Narrated By: Samuel West
Duration: 7 hours and 43 minutes
What to expect
‘So staggering you go “whoa!” every few seconds’ Guardian
‘Really impressive’ Eamonn Holmes, ITV This Morning
The bestselling authors of Wonders of the Universe are back with another blockbuster, a groundbreaking exploration of our Solar System as it has never been seen before.
Mercury, a lifeless victim of the Sun’s expanding power. Venus, once thought to be lush and fertile, now known to be trapped within a toxic and boiling atmosphere. Mars, the red planet, doomed by the loss of its atmosphere. Jupiter, twice the size of all the other planets combined, but insubstantial. Saturn, a stunning celestial beauty, the jewel of our Solar System. Uranus, the sideways planet and the first ice giant. Neptune, dark, cold and whipped by supersonic winds. Pluto, the dwarf planet, a frozen rock.
Andrew Cohen and Professor Brian Cox take readers on a voyage of discovery, from the fiery heart of our Solar System, to its mysterious outer reaches. They touch on the latest discoveries that have expanded our knowledge of the planets, their moons and how they come to be, alongside recent stunning and mind-boggling NASA photography.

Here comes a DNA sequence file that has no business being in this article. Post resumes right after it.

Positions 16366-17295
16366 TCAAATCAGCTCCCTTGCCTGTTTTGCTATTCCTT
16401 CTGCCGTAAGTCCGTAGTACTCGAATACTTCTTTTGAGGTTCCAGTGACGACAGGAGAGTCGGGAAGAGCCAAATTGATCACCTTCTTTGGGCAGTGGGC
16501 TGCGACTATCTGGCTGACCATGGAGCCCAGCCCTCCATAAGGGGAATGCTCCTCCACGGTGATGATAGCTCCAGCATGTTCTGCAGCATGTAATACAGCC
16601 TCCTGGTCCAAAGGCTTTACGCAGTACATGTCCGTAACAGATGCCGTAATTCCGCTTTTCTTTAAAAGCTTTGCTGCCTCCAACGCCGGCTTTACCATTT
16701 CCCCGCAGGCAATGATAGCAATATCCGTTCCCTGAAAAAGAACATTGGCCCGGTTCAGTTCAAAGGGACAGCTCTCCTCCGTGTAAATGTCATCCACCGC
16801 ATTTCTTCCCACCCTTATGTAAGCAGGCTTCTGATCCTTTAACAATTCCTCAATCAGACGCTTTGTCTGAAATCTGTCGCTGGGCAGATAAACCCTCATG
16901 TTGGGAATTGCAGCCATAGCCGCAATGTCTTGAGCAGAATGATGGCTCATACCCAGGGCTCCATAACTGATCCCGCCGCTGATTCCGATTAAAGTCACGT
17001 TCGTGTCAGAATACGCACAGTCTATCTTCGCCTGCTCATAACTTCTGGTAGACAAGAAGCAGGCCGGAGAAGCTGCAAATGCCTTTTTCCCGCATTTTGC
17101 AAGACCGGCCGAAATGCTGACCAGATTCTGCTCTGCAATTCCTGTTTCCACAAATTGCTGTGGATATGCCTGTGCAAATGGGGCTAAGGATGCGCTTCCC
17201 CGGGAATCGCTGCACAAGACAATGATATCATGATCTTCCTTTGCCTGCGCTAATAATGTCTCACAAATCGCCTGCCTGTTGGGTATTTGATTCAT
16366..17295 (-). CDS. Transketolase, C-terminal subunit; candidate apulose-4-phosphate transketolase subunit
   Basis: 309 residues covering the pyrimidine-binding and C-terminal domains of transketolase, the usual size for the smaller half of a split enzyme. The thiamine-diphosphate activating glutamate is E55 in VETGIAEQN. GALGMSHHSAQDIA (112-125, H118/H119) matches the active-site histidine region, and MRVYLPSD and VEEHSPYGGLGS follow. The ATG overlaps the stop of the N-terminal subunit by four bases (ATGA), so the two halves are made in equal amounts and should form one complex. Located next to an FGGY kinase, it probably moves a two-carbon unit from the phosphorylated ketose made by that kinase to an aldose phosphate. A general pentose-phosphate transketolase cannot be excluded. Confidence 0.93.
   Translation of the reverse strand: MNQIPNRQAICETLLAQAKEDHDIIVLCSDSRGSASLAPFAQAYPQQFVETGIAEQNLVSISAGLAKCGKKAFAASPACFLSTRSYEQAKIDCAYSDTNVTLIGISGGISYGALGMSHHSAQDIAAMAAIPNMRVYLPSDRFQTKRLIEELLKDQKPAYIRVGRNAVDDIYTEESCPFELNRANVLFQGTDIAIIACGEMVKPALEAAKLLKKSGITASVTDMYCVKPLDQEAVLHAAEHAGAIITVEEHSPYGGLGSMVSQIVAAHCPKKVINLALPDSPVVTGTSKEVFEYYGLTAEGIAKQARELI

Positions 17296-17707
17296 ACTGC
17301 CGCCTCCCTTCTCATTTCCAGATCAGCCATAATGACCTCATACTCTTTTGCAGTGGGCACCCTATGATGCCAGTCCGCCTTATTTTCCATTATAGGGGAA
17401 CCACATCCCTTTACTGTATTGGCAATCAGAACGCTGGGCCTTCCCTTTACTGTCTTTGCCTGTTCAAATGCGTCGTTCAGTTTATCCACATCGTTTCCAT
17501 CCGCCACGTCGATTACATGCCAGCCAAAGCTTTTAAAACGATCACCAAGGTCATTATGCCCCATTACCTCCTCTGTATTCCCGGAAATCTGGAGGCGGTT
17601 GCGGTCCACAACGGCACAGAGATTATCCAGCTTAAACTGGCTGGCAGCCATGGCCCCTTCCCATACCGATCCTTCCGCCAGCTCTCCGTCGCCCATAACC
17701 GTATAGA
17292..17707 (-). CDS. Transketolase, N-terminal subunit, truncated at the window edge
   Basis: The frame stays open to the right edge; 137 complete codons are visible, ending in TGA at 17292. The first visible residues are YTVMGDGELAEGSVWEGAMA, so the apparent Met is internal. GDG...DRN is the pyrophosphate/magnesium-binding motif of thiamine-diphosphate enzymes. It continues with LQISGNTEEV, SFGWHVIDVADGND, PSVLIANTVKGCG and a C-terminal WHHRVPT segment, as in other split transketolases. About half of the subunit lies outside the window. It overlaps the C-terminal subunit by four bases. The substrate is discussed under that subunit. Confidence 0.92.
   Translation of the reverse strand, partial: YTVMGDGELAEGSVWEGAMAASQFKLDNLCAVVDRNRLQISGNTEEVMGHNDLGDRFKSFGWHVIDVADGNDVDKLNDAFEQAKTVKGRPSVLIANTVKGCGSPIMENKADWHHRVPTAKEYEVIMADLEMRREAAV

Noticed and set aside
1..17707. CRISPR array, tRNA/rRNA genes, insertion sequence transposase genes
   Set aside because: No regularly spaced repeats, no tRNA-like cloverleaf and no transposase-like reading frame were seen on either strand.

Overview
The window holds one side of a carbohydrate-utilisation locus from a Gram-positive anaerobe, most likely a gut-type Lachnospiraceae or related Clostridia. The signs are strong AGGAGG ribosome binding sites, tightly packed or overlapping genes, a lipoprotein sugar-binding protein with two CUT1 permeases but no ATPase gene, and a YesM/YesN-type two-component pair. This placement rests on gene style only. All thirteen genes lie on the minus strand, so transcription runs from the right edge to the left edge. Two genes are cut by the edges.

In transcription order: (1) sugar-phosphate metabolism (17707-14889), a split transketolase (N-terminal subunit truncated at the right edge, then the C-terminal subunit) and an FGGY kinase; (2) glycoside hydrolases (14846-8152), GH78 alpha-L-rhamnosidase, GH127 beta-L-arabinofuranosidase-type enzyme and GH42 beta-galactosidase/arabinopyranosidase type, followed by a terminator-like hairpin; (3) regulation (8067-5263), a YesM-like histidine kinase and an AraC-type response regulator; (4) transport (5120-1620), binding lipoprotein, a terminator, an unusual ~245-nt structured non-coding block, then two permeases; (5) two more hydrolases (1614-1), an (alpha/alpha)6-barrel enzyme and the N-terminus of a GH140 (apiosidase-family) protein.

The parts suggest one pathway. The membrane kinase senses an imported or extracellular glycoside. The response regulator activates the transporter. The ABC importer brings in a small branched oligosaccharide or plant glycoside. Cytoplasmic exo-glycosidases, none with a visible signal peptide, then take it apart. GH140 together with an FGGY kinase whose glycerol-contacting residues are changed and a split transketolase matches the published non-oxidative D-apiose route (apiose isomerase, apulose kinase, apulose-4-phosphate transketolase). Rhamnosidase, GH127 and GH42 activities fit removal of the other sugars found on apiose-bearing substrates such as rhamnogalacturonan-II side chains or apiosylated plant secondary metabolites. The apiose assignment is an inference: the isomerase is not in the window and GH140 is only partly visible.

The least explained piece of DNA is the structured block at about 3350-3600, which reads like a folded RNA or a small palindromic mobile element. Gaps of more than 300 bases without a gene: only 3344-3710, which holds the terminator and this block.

Cosmology & the universe, Solar system: the Sun & planets
Listen to a sample
Praise for The Planets:
‘So staggering you go whoa!’ every few seconds … Cox is the Attenborough of the Solar System’ Guardian
‘Spectacular. [Cox’s] ability to convey maximum information in a clear and minimalist style is so softly winning and persuasive’ The Sunday Times
‘Professor Brian Cox continues to boggle our minds’ Daily Mail
‘It was life affirming, it was perspective shifting. It was beautifully made’ Fearne Cotton, The Zoe Ball Breakfast Show, Radio 2
‘Amazing work’ Emma Barnett, Adrian Chiles, Radio 5 Live
‘Starry-eyed Brian Cox is the only man for this job’ The Times
‘Wow’ Evening Standard
‘The professor makes us marvel at life on Earth’ iNews
‘Excellent … a blend of enjoyable, accessible science and dreamlike wonder’ The Times
‘Brian Cox breathes life into science again … breath-taking’ Guardian
‘Fascinating … Good science’ Observer
‘Extraordinary – at its best magically fascinating and full of vast, weird drama’ Radio Times